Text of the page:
Why the Fossil Fuel Divestment Movement Will Succeed

Sci­en­tists Charles H. Greene, of Cor­nell Uni­ver­sity, and Daniel M. Kam­men, of the Uni­ver­sity of Cal­i­for­nia, Berke­ley, offer this com­men­tary on the recent Yale Envi­ron­ment 360 Point/Counterpoint arti­cles by Bob Massie and Robert N. Stavins on the fos­sil fuel divest­ment movement.

The recent Point/Counterpoint arti­cles by Bob Massie and Robert N. Stavins in Yale Envi­ron­ment 360 raised a num­ber of inter­est­ing points about the fos­sil fuel divest­ment move­ment that is gal­va­niz­ing stu­dent activism on more than 400 cam­puses around the coun­try. How­ever, the exchange between these two authors failed to high­light the fun­da­men­tal finan­cial issues that will lead to the movement’s even­tual success.

While admin­is­tra­tors at some of the nation’s most influ­en­tial col­leges and uni­ver­si­ties con­tinue to resist the stu­dents’ calls for divest­ment, the move­ment is gath­er­ing con­sid­er­able momen­tum else­where despite this push­back. A num­ber of cities around the coun­try, includ­ing Seat­tle and San Fran­cisco, agreed to divest last spring; the World Bank’s Pres­i­dent, Jim Yong Kim, announced his sup­port for divest­ment at the World Eco­nomic Forum sum­mit in Davos, Switzer­land last month; and Nor­way revealed a plan ear­lier this month to eval­u­ate the con­se­quences of divest­ment for its $920 bil­lion sov­er­eign wealth fund. This expand­ing and increas­ingly diver­si­fied suite of voices call­ing for divest­ment high­lights the com­pelling mes­sage of the move­ment. Based on the cur­rent trend, we pre­dict that divest­ment at the nation’s col­leges and uni­ver­si­ties will occur much more rapidly than any­body imag­ined at the start of the cam­paign just over a year ago.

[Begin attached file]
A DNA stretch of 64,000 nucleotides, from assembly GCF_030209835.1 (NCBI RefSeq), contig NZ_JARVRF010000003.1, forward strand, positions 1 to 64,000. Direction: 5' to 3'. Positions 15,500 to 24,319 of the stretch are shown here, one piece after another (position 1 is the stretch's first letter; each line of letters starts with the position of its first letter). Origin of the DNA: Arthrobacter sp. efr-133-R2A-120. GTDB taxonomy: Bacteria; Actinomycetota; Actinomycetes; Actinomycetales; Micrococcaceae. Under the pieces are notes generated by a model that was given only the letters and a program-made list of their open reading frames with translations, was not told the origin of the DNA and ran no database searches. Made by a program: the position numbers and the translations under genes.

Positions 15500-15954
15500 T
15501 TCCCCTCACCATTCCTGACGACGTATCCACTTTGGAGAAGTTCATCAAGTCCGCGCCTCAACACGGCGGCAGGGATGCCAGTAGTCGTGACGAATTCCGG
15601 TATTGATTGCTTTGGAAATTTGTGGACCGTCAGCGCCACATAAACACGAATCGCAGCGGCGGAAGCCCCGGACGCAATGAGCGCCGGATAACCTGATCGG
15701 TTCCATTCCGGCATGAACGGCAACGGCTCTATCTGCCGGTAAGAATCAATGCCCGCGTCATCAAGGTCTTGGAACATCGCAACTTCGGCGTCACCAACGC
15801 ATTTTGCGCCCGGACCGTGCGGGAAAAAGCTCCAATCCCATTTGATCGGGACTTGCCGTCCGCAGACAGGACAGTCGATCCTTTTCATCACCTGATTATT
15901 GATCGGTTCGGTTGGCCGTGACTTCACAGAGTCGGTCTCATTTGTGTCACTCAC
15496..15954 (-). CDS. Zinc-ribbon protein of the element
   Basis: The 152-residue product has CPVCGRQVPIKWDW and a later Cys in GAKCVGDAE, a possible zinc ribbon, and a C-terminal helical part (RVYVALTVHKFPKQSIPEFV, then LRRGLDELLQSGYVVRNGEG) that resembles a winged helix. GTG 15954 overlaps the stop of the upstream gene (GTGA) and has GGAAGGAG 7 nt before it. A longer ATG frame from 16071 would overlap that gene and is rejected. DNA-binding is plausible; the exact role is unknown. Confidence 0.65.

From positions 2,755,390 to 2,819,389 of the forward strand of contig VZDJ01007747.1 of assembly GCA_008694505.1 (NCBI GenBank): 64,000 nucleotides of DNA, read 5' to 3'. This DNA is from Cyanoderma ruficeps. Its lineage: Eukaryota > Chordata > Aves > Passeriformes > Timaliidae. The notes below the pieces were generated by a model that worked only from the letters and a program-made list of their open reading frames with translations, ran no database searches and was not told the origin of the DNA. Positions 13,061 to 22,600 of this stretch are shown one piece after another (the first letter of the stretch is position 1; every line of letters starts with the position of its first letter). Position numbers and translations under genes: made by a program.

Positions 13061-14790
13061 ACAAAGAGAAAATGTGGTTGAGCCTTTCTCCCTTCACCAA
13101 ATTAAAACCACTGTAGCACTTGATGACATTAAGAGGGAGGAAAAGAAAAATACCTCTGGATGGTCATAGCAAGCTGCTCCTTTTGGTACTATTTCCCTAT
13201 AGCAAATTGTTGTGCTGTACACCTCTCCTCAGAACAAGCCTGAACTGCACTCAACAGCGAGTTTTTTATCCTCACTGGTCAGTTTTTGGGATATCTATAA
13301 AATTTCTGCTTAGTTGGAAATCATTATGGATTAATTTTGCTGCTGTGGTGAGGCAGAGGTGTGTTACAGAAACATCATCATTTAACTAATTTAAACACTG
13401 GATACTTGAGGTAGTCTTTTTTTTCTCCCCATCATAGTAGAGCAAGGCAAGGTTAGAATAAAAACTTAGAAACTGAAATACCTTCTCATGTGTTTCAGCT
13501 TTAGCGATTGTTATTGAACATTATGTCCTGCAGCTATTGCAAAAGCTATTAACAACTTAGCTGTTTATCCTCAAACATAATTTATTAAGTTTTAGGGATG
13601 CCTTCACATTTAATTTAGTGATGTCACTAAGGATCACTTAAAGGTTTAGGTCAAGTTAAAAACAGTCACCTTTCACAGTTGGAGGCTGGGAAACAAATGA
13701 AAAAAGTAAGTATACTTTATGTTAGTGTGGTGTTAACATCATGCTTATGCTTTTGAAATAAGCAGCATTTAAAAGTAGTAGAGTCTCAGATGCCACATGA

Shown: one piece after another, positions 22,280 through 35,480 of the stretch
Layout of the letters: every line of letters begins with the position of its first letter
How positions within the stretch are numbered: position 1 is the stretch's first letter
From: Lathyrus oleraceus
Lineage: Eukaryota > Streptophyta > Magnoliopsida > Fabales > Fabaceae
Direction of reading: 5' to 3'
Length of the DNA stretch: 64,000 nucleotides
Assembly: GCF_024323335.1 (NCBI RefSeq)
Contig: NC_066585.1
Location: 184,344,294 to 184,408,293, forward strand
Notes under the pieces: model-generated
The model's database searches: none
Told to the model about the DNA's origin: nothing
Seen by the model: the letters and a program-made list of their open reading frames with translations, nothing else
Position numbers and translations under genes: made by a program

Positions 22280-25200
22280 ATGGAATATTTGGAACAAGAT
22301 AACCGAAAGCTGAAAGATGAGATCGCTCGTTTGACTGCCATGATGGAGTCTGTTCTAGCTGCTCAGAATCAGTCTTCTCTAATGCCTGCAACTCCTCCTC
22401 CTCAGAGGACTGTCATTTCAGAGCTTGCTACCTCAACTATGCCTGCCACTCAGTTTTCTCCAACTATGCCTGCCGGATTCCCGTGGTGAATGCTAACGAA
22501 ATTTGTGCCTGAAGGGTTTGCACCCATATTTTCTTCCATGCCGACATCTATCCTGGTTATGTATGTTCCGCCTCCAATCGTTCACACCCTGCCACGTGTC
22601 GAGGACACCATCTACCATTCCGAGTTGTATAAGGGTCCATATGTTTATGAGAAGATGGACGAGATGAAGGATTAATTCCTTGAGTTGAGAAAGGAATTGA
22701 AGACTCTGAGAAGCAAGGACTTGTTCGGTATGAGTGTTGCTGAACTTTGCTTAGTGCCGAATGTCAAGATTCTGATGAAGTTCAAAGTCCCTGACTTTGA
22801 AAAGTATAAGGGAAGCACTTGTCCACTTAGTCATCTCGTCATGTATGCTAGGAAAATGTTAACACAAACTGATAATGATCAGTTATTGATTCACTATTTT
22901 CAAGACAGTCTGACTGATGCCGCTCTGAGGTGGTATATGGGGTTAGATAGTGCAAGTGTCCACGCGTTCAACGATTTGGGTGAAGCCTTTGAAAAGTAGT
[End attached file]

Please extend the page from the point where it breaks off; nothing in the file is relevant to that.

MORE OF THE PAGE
Why are we so con­fi­dent that the divest­ment move­ment will per­suade reluc­tant admin­is­tra­tors and trustees to alter their views on divest­ment? The answer is sim­ple — because none of them wants to be on the wrong side of his­tory and see their insti­tu­tions finan­cially crip­pled by poor invest­ment deci­sions. The nation’s elite col­leges and uni­ver­si­ties rely on returns from their endow­ment invest­ments to oper­ate effec­tively and pro­vide finan­cial aid to their stu­dents. Any invest­ment deci­sions that might jeop­ar­dize these out­comes are going to meet resis­tance. How­ever, the ground is shift­ing beneath finan­cial mar­kets, and the fos­sil fuel industry’s strong per­for­mance in the past will no longer be a reli­able pre­dic­tor of its future per­for­mance. The movement’s trump card in the high-stakes game of endow­ment invest­ing is the fos­sil fuel industry’s increas­ing risks asso­ci­ated with stranded assets.

The assets at risk of becom­ing stranded are the many tril­lions of dol­lars of proven oil, gas, and coal reserves. In 2011, the Car­bon Tracker Ini­tia­tive con­cluded that pre­vent­ing global warm­ing beyond the inter­na­tion­ally accepted safe limit of 2 degrees C will make the vast major­ity of the world’s proven fos­sil fuel reserves unburn­able. This con­clu­sion raised major con­cerns among a promi­nent group of insti­tu­tional investors world­wide, includ­ing those over­see­ing pen­sion funds in New York and Cal­i­for­nia. In Octo­ber 2013, this group, rep­re­sent­ing $3 tril­lion in invest­ments, sent let­ters to 45 energy com­pa­nies ask­ing them to dis­close the likely finan­cial fall­out if cli­mate poli­cies pre­vent them from bring­ing their fos­sil fuel reserves to mar­ket by 2050.